Sterling was one of the strongest G10 currencies last week. The UK currency began the week on the front foot after optimistic remarks from UK Prime Minister Theresa May regarding Brexit and comments from US Commerce Secretary Ross on the prospects of a free-trade deal between the two countries.
Further political baggage attached to Sterling on Wednesday after EU parliament negotiator Verhofstadt said there are still major issues to be resolved on safeguarding citizens’ rights after Brexit. He added that they did not recognise reports that a deal on citizens’ rights is almost finalised.
Sterling finished the week on a strong note however after UK industrial and manufacturing production surprised to the upside on Friday. Attention was also paid to reports that the PM is ready to increase the £20 Bln Brexit divorce offer.
For the week, Sterling gained 0.9% versus the US Dollar, 0.4% versus the Euro and 0.5% versus the Yen.
The Euro was lacking in direction somewhat last week. The single currency gained on Thursday after the European Commission hiked their growth forecasts for the bloc, predicting the fastest pace of growth in a decade this year.
There was brief support on Wednesday after a sources report suggested three ECB policymakers wanted to change the Governing Council’s commitment to continue buying bonds until inflation improves. Weidmann, Coeure and Villeroy are said to have recommended tying the overall level of monetary stimulus, rather than just asset purchases, to the outlook for prices.
The US Dollar weakened against all of the other G10 currencies last week with the Dollar Index losing 0.5% and hitting a two-week low on Friday.
US tax reform was the main focus for investors and the Greenback fell on Thursday as the Senate offered their tax reform bill and proposed a delay in reducing the corporate tax rate until 2019.
Commentators have since raised concerns that the two sides of Congress will be unable to bridge the differences between their two proposals before Christmas.
Other impulses were largely ignored with comments from FOMC officials in line with recent rhetoric although San Francisco President Williams did put forward a case for price level targeting.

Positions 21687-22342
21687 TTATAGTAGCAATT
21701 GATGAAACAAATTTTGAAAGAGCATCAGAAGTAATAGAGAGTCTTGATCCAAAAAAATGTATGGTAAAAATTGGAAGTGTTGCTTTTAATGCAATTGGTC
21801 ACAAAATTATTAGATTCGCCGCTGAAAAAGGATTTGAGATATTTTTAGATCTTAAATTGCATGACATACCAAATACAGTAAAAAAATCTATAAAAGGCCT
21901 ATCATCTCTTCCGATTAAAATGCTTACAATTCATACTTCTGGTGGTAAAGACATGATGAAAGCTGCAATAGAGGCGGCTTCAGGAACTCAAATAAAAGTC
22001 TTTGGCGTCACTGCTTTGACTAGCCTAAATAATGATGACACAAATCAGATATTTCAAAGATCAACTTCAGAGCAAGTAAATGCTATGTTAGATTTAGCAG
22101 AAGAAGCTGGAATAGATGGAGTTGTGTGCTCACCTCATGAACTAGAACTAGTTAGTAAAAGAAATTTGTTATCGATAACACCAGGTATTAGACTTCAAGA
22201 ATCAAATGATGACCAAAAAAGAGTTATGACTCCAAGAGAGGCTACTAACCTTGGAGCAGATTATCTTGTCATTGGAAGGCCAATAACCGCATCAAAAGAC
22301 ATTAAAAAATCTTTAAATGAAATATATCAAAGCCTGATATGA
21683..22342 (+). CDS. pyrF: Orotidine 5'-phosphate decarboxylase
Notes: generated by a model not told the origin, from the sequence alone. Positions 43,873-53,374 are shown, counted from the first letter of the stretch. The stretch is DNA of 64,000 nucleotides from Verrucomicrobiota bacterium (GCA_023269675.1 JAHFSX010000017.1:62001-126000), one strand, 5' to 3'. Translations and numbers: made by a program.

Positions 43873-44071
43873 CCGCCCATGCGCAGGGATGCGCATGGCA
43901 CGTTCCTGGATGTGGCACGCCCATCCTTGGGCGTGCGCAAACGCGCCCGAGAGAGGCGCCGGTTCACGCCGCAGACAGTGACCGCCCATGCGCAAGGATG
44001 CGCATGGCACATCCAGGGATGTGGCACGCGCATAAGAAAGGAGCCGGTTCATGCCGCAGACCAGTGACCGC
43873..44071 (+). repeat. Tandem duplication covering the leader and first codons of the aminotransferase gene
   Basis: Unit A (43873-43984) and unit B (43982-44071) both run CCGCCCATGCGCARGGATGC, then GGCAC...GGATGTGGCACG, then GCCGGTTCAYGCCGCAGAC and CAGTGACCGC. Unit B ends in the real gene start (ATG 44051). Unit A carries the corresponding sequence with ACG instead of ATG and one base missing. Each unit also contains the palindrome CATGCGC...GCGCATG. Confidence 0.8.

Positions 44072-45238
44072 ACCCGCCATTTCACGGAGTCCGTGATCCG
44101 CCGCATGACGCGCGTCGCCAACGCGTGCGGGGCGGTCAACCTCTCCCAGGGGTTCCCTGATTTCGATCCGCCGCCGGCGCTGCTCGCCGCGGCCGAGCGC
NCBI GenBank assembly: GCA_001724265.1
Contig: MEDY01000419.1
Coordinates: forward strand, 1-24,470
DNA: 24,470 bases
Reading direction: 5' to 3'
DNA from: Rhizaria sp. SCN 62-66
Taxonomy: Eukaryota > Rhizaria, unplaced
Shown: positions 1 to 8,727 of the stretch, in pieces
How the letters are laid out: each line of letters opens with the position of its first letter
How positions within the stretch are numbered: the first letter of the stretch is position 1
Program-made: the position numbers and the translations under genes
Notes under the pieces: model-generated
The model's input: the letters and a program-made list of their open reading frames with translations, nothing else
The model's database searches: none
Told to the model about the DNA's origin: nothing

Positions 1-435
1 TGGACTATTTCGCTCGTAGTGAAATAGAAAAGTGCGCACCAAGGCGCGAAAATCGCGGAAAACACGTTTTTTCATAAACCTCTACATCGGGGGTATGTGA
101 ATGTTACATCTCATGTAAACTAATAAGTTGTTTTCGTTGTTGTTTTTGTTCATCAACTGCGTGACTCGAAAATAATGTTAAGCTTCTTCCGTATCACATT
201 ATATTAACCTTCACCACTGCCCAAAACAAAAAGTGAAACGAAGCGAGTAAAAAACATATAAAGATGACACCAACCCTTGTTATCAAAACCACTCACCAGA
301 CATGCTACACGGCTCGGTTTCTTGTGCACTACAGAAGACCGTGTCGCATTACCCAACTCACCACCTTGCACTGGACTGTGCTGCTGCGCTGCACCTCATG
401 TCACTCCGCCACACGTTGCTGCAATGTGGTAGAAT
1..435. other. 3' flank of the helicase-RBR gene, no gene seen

Data wise, Michigan Sentiment saw a notable pullback on Friday.
The Japanese Yen was little changed on balance last week. The Bank of Japan minutes released on Monday failed to prompt much reaction although comments from Kuroda regarding an inflation overshoot did weigh slightly.
Support came in during the middle of the week as the equity sell off gathered pace with attention paid to the sizeable swing lower in the Nikkei. The same theme occurred on Friday as the equity decline continued into the weekend.
The Swiss Franc saw a modest strengthening last week. Safe-haven flows were the main driver as global equity markets were dragged lower by US tax reform uncertainty.
Domestically, SNB President Jordan offered few surprises as he repeated his view that negative rates are still needed and said the Swiss Franc is still highly valued. Both CPI and unemployment figures were in line with forecasts.
The Australian Dollar softened for the most part last week. The Australian currency dropped on Tuesday despite the modest bid seen after RBA decision to leave the benchmark rate on hold. Staying with the RBA, we saw further downward pressure on Friday after they downgraded their inflation outlook.
Data wise, Aussie home loans posted a surprise drop in September and provided a weight, as did weaker-than-expected Chinese trade data.
The Canadian Dollar strengthened last week, albeit modestly, supported by a gain of over two-and-a-half percent in US crude futures.
Canadian IVEY PMI surprised to the upside on Monday and will also have provided support. Bank of Canada Governor Poloz meanwhile repeated they view that while the economy is likely to require less monetary stimulus over time, they will be cautious in making future adjustments to the policy rate.
NEW ZEALAND DOLLAR
The New Zealand Dollar strengthened last week. We saw a gain on Tuesday after Finance Minister Robertson outlined review of RBNZ act in which the act will include maximising employment as a goal, while also including a committee-based decision-making model.
Further upside was seen on Thursday after the RBNZ voted to keep the benchmark rate on hold and brought forward their forecast for the first rate increase to Q2 2019 from Q3 2019.
There was a brief drop on Friday however after Robertson said one of the impacts of the RBNZ dual mandate could be looser policy in certain situations.
The Swedish Krona strengthened last week, supported by hawkish remarks from Riksbank Deputy Governor Skingsley who said on Tuesday that the room for manoeuvre in monetary policy has increased as inflation and expectations are near target. He also suggested that they should stop following the ECB’s monetary policy.
Data wise, industrial production figures also surprised to the upside on Monday.
The Norwegian Krone was little changed on balance last week although the bias was to the upside. Higher oil prices underpinned the Krone from the outset with US crude futures adding three-percent on Monday. On Friday, headline CPI fell short of expectations but was balanced by stronger-than-expected core CPI figures.